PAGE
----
Michael Jackson's doctor's request for a sequestered jury during his upcoming trial has been denied by a L.A. judge. Dr. Conrad Murray has been charged with involuntary manslaughter in the 2009 death of Michael Jackson.
I do not find sequestration to be the answer in this case," Los Angeles Superior Court Judge Michael E. Pastor told attorneys in the case of Dr. Conrad Murray. "If this were a close call, I would unhesitatingly order
Pastor has noted that a jury hasn't been sequestered in Los Angeles since the O.J. Simpson murder trial.
Defense lawyers Edward Chernoff and Nareg Gourjian wrote in a motion filed last week that "there is reasonable expectation that Dr. Murray's trial will be the most publicized in history.''
Chernoff told the judge that it may be the most publicized case he will ever have in his courtroom and said he believed sequestration was the only way his client could have a fair trial.
Deputy District Attorney David Walgren countered that the prosecution did not feel that sequestration was necessary.
"We feel at some point there has to be a level of trust granted to jurors,'' the prosecutor said.
The judge noted that he will admonish jurors, who will be chosen next month, "to take the high road'' and instruct them "in the strongest terms'' about what they can and cannot do during the trial, which is expected to last four to five weeks.
"I expect that the jurors will follow the high road,'' Pastor said, noting that sequestration is a process in which jurors in other cases have said they feel like inmates and cannot speak to loved ones without having their conversations monitored by law enforcement.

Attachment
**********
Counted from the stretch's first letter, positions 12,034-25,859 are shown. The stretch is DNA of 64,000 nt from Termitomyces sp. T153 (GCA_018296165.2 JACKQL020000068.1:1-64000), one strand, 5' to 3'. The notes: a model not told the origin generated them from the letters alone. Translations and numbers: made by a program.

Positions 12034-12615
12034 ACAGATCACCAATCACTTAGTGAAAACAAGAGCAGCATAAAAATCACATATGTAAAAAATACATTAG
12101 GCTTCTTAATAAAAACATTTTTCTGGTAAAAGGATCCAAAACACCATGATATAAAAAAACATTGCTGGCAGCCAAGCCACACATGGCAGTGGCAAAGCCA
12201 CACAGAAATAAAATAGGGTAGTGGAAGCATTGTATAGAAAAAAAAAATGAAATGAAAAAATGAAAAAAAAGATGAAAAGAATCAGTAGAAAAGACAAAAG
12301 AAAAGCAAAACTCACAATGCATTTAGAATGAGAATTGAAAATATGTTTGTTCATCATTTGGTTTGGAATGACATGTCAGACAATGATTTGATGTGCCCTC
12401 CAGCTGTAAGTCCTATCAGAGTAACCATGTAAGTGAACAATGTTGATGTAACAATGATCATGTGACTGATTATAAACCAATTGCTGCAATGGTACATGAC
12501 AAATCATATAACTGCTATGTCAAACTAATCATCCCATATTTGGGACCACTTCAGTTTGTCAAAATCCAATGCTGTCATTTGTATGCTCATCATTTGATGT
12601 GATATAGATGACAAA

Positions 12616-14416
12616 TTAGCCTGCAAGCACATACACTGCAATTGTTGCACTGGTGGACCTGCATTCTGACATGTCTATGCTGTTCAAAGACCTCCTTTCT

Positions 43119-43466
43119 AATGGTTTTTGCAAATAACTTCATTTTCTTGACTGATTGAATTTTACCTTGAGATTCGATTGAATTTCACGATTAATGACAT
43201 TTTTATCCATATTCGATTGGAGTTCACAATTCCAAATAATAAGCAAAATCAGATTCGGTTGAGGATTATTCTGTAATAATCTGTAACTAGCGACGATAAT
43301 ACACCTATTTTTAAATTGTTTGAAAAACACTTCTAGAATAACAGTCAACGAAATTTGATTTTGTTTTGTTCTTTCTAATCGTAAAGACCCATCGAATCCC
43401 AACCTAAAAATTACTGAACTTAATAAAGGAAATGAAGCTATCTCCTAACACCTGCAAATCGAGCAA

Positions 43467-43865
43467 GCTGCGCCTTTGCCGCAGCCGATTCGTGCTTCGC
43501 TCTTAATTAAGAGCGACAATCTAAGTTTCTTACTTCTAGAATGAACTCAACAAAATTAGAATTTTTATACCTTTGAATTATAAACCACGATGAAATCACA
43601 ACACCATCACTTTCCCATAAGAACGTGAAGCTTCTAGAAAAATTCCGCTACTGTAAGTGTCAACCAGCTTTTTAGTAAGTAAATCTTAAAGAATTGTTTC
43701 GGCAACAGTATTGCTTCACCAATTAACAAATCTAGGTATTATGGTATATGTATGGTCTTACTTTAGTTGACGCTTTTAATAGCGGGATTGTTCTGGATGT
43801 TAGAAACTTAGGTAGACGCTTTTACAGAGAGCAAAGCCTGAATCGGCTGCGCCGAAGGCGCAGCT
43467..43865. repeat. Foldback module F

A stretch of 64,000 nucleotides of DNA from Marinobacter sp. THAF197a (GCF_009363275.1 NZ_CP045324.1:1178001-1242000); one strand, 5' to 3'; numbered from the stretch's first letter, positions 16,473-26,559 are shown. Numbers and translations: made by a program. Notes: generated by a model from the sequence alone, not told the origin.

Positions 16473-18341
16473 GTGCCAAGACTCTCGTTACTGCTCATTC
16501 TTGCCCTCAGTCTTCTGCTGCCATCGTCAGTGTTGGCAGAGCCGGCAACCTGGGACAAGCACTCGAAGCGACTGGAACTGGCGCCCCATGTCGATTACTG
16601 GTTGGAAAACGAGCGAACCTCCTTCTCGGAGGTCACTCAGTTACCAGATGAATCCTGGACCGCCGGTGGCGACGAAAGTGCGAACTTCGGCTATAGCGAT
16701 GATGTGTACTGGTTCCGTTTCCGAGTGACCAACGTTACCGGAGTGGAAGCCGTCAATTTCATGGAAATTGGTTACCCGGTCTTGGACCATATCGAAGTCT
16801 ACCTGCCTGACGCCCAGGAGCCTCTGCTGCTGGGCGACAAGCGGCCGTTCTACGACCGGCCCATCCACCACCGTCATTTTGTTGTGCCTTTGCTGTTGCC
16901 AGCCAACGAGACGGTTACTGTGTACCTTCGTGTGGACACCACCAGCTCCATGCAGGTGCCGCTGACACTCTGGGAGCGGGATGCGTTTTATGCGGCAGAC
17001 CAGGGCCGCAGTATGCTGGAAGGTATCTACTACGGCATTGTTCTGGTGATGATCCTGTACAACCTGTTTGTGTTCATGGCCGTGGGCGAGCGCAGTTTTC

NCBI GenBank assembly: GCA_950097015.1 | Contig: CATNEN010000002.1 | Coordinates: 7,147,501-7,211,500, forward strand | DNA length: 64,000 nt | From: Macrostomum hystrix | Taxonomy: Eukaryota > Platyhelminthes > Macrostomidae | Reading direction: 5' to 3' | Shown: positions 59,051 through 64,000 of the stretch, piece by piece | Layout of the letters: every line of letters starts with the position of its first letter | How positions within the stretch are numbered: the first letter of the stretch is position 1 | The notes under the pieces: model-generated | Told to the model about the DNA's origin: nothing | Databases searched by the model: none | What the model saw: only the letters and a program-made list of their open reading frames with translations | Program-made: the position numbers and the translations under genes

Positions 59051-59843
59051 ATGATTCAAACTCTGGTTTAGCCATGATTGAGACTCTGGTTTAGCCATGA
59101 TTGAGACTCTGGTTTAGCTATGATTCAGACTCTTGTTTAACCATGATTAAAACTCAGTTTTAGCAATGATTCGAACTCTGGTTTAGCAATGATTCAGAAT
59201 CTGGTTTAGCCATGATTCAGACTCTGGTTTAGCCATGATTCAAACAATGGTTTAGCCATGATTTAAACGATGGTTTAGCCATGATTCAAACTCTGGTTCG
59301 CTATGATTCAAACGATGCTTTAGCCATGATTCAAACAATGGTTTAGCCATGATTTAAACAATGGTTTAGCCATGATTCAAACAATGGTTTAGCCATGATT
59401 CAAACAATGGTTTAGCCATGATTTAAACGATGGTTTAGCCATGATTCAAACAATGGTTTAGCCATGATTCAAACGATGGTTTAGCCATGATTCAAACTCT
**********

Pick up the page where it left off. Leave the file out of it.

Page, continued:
Jurors will be eating their meals and snacks in the jury room to avoid exposure to the public during the court day, the judge said.
Pastor, who had said at a July 20 hearing that he did not think sequestration was necessary, also stood firm on allowing a TV camera in the courtroom for the trial.
Jury selection is set to begin Sept. 8, when prospective jurors will be asked to fill out extensive questionnaires detailing what they know about the already much-publicized case. Opening statements are tentatively set for Sept. 27.
Jackson died on June 25, 2009, at the age of 50 of propofol intoxication while preparing for a series of concerts.
Murray, 58, is accused of administering the powerful anesthetic to the singer to help him fall asleep, then failing to properly monitor him.
The defense has suggested that Jackson could have given himself a larger dose of propofol while the doctor was out of the singer's bedroom in a rented Holmby Hills home.
AP contributed to this story